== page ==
s.name        = "periodic_table"
  s.version     = PeriodicTable::VERSION
  s.authors     = ["Stephen Ball"]
  s.email       = ["sdball@gmail.com"]
  s.homepage    = ""
  s.summary     = %q{TODO: Write a gem summary}
  s.description = %q{TODO: Write a gem description}

  # -- yep, out of the box bundler has our gem setup to get to rubyforge ------
  s.rubyforge_project = "periodic_table"

  # -- these lines are worth some study ---------------------------------------
  # s.files: The files included in the gem. This clever use of git ls-files
  #          ensures that any files tracked in the git repo will be included.
  s.files         = `git ls-files`.split("\n")

  # s.test_files: Files that are used for testing the gem. This line cleverly
  #               supports TestUnit, MiniTest, RSpec, and Cucumber
  s.test_files    = `git ls-files -- {test,spec,features}/*`.split("\n")

  # s.executables: Where any executable files included with the gem live.
  #                These go in bin by convention.
  s.executables   = `git ls-files -- bin/*`.split("\n").map{ |f| File.basename(f) }

  # s.require_paths: Directories within the gem that need to be loaded in order
  #                  to load the gem.
  s.require_paths = ["lib"]

  # specify any dependencies here; for example:
  # s.add_development_dependency "rspec"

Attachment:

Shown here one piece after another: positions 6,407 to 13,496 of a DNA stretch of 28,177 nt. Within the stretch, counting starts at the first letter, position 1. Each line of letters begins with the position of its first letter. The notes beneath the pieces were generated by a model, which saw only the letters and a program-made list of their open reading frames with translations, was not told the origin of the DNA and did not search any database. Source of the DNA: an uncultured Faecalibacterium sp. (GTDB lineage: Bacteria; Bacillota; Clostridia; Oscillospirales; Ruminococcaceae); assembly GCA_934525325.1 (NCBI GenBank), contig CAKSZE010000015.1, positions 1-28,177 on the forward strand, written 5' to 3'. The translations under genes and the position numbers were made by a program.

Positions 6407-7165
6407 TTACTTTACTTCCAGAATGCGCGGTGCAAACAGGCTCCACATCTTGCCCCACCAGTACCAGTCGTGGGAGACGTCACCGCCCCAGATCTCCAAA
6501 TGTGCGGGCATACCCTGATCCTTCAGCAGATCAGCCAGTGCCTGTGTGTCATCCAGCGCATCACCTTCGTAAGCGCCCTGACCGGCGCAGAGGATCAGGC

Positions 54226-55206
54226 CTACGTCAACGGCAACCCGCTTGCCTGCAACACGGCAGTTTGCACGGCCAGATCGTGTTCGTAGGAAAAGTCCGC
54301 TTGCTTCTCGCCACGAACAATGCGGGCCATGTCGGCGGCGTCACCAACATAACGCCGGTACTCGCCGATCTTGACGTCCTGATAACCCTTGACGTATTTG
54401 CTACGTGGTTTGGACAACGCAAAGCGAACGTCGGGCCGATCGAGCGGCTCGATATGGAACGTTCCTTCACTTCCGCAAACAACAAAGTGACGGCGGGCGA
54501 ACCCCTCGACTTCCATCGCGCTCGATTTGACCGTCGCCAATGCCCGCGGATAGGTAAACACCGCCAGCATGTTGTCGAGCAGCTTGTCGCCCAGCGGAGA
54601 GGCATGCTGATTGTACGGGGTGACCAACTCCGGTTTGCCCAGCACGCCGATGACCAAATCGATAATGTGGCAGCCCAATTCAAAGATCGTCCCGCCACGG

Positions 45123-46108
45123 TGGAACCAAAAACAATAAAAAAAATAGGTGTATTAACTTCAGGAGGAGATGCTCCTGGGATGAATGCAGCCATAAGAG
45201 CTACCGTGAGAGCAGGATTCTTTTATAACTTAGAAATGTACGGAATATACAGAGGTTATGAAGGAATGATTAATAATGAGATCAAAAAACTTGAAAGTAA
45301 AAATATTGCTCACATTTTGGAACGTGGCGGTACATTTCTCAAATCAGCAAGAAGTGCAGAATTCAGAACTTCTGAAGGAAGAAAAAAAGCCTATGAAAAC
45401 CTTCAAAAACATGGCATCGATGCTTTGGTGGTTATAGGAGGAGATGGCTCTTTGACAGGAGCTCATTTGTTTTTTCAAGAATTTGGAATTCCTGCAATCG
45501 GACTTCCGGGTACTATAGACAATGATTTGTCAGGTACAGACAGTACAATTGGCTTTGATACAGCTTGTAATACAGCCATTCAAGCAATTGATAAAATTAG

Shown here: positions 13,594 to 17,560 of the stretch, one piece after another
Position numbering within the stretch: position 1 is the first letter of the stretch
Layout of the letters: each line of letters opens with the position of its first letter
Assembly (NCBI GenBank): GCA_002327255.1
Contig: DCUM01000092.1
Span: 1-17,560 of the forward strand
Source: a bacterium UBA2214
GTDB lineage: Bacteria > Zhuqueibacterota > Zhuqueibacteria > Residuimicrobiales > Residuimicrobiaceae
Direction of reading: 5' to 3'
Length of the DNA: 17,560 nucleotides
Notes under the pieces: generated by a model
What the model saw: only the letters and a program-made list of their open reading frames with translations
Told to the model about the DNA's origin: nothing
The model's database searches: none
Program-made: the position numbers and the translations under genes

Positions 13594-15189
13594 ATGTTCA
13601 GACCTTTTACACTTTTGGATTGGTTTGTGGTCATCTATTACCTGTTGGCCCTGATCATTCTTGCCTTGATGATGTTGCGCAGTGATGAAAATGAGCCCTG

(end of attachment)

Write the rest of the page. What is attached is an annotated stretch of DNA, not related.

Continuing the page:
# s.add_runtime_dependency "rest-client"
end

Two areas that really confused me when I was starting to learn how to write gems were the require "periodic_table/version" and the s.files. I incorrectly thought after taking my first look through the gemspec that I would need to add more require statements as I developed my gem. That isn’t the case: the files just need to be in git.

I’ll say that again. As you develop gems, the (out of the box) requirement that all files necessary for building the gem be in git can surprise you. While developing if your gem starts throwing unexpected LoadError: cannot load such file errors then check and make sure that you’ve staged any new files in git. Until you do that the gem will install without issue but will bomb when you actually try to require it.

Here’s our gemspec ready for a first commit into the repo. All we’ve modified is the summary and description.

periodic_table.gemspec
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# -*- encoding: utf-8 -*-
$:.push File.expand_path("../lib", __FILE__)
require "periodic_table/version"

Gem::Specification.new do |s|
  s.name        = "periodic_table"
  s.version     = PeriodicTable::VERSION
  s.authors     = ["Stephen Ball"]
  s.email       = ["sdball@gmail.com"]